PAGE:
The rod 110 is rotatably supported on the frame 102 and connectable with the inner member 44A of the drill string 14. In the present embodiment, the rod 110 threadedly engages a movable collar 122 supported within the frame 102. The rod 110 and movable collar 122 function as a screw drive for operation in response to rotation of the inner member 44A. Movement of the collar 122 in response to rotation of the rod causes the pipe-bursting member 118 to move between an expanded and retracted position.

As shown in FIGS. 5 and 6, the pipe-bursting member 118 may comprise a pipe-engaging wedge 124 driven by the moveable collar 122. The pipe-engaging wedge 124 is preferably elongate having a generally flat underside 126, a lengthwise groove 128, and a tapered edge 130. The groove 128 is formed on the underside 126 of the wedge 124, extends the entire length of the wedge and is used for a purpose yet to be described. The tapered edge 130 engages the old pipe and causes bursting of the old pipe. The tapered edge 130 may be formed from any resilient material able to withstand repetitive localized pressure against the old pipe (FIG. 1).

The pipe-engaging wedge 124 is operatively connected to the movable collar 122 and the frame 102 by arms 132 and 134. Arm 132 is preferably connected to the movable collar 122 at one end and the pipe-engaging wedge 124 at the other end. The wedge 124 is moveably connected to the frame 102 by arm 134. The movable arms 132 and 134 link rotation of the rod 110 to movement of the pipe-engaging wedge 124.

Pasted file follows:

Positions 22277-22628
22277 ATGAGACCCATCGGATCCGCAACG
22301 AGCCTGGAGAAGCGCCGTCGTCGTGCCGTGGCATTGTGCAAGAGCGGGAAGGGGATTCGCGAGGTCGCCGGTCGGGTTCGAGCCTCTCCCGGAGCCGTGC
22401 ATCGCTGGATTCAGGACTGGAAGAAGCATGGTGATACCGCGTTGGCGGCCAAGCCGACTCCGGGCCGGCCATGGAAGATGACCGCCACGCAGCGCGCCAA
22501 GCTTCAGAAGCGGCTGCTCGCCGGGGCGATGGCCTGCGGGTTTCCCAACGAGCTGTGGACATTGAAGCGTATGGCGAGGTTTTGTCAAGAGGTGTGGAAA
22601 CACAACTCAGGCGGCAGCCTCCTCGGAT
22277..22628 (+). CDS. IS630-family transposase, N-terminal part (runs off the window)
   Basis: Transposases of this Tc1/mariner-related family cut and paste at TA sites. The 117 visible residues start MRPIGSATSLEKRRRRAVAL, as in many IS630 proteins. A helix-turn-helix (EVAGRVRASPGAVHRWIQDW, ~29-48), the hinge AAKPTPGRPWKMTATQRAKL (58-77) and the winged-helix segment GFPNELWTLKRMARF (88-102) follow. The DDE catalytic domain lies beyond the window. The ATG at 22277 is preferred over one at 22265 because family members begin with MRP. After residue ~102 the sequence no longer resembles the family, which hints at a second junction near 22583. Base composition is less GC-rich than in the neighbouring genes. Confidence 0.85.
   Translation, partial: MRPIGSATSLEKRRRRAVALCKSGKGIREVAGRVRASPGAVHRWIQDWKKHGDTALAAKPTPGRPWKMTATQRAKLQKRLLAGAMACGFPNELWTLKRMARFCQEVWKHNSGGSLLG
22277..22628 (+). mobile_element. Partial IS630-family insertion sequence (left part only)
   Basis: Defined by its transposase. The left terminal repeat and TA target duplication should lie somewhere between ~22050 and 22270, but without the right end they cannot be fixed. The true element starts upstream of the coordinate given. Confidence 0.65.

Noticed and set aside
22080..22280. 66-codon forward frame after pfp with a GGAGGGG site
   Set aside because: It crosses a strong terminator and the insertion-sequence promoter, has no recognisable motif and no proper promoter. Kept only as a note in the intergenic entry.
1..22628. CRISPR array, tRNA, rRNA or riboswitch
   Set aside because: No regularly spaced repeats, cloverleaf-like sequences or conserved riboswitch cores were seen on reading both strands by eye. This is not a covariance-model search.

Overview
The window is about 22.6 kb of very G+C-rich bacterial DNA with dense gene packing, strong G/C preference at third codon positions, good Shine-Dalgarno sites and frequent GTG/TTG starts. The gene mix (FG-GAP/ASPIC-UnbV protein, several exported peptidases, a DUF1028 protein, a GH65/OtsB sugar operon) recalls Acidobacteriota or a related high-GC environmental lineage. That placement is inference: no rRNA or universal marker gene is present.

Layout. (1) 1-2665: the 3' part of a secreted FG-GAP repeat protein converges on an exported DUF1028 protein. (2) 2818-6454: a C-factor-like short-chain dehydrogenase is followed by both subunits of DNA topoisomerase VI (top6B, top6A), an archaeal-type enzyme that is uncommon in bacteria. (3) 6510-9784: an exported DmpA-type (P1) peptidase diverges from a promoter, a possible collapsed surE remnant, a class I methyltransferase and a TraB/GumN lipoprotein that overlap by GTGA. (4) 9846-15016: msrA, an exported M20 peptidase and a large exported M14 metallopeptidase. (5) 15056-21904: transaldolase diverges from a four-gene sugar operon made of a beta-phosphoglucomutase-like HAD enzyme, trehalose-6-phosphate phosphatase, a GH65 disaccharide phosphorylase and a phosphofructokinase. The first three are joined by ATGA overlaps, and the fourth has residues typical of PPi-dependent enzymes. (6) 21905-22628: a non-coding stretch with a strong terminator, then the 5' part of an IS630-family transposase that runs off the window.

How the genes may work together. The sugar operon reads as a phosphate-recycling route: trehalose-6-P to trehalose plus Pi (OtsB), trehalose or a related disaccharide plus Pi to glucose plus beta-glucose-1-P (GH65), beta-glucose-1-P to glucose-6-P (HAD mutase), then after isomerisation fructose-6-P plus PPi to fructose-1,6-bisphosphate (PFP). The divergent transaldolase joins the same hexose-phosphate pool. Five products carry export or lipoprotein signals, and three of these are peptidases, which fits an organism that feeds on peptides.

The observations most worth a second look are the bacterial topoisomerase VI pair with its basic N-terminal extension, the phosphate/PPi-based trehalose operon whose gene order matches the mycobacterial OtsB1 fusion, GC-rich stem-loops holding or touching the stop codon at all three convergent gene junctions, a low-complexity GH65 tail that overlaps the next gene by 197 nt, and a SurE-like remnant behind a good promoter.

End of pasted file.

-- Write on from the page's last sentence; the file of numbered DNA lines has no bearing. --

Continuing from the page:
With reference to FIG. 5, self-locking pins 136 may be used to pivotally connect the arms 132 and 134 to each of the pipe-engaging wedge 124, movable collar 122 and frame 102. Pins 136 permit replacement of the wedge 124, when worn, or the substitution of wedges having different configurations, when necessary. Use of pins 136 to mount the wedge 124 to the arms 132 and 134 permits pivotal movement of the wedge between the retracted and expanded position. It will be appreciated that attaching the wedge 124 to arms 132 and 134 is not limited to the use of self-locking pins 136. Alternatively, threaded bolts or screws could be used in place of the pins 136.

The movable collar 122 may be generally cylindrical having an internally threaded bore 138 engaging the correspondingly threaded segment 140 of the rod 110. Threaded engagement between the rod 110 and the collar 122 causes the collar to travel in response to rotation of the rod. The extension of arms 132 and 134 through opening 120 prohibits rotation of the movable collar within the frame 102. The movable collar 122 may have an external groove 142 for receiving arm 132 when the pipe-bursting member 118 is in the retracted position.

Continuing with FIG. 5, the rod 110 is rotatably mounted within the housing 102. Bearings 144 and 145 support the rod 110 within the housing 102 for co-axial rotation therein. Preferably, a geometrically-shaped drive collar 146 is connected to the portion of the rod 110 extending beyond the uphole end 104 of the housing 102. The drive collar 146 provides for easy connection with a correspondingly-shaped inner member. The use of a geometrically-shaped drive collar 146 to connect the inner member of the dual-member drill string to the pipe-bursting apparatus 24A is preferred; however, connection may be accomplished in any way that allows for torque transmission from the inner member of the drill string to the rod 110.